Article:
Poole Magistrates’ Court heard how the employee of Sunseeker International Limited was working under the hull of an 86-foot yacht adjusting the height of a prop when the bracket came free.
The worker suffered a large laceration to the top of his head and lost consciousness. He suffered concussion for several weeks and pain in his neck from a torn muscle. He was off work for six weeks and received physiotherapy for 15 months.
HSE’s investigation into the incident which took place on 28 January 2016 found that the company failed to provide a safe system of work to ensure safety during the task of realigning the brackets on the hull of the yacht.
Sunseeker International Limited pleaded guilty to breaching Regulation 2 (1) of the Health and Safety at Work Act 1974 and was fined £167,000 and ordered to pay costs of £7,000 and a victim surcharge of £120.
Speaking after the hearing, HSE inspector Victoria Bailey said: “Those in control of work have a responsibility to devise safe methods of working and to inform, instruct and train their workers in the safe system of working.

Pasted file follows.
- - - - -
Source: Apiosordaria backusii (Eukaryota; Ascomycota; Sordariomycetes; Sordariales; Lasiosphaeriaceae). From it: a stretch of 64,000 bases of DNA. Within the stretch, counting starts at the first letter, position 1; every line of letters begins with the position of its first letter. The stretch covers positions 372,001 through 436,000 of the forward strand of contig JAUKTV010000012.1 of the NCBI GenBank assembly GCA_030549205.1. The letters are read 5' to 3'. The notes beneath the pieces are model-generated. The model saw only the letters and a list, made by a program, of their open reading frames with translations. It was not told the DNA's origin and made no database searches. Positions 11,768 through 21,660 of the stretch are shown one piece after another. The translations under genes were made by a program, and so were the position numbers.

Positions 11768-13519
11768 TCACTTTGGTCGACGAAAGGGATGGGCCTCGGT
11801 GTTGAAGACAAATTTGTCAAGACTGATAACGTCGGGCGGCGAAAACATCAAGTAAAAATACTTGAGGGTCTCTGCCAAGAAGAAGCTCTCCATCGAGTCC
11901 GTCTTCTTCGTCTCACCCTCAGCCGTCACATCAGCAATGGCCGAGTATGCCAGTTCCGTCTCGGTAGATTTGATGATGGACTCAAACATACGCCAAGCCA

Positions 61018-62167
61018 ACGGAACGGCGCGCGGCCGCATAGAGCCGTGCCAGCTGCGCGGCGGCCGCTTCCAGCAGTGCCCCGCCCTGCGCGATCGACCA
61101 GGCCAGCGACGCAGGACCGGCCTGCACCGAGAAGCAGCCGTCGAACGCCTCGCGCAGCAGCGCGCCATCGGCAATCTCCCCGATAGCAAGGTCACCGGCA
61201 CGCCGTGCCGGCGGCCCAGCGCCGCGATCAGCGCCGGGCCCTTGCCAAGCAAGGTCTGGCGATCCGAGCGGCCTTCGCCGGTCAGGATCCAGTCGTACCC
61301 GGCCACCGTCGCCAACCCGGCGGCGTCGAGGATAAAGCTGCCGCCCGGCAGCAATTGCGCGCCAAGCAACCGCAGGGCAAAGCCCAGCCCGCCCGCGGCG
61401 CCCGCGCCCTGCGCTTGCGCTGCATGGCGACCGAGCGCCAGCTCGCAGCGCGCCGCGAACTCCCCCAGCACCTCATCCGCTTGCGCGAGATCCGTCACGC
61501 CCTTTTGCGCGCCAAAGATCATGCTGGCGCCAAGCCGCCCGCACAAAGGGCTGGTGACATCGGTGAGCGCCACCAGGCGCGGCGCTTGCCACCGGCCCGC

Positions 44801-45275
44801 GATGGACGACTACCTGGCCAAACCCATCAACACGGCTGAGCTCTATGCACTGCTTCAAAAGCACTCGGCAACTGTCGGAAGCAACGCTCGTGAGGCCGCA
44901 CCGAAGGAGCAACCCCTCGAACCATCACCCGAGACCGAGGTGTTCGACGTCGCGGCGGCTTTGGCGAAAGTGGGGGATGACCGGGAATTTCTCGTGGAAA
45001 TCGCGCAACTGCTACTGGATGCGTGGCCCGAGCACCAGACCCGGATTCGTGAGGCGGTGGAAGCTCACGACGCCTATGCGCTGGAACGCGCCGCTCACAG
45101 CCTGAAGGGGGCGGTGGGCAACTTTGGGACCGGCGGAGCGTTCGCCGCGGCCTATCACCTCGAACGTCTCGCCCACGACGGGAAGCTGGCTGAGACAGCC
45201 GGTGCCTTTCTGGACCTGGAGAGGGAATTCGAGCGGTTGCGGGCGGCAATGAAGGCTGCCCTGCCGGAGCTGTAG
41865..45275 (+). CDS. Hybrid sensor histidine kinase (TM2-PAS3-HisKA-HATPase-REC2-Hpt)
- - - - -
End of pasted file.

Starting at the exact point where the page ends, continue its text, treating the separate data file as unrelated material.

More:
“If a suitable, safe system of work had been implemented prior to the incident, the serious injuries sustained by the employee could have been prevented.”
Crew safety at sea is regulated by the Marine Accident Investigation Branch, limiting HSE's involvement to incidents on land. Nonetheless, the Guardian's investigative report into three recent deaths of young crew members on board massive luxury yachts and 'hundreds of of other injuries and complaints' has propelled the issue into the spotlight.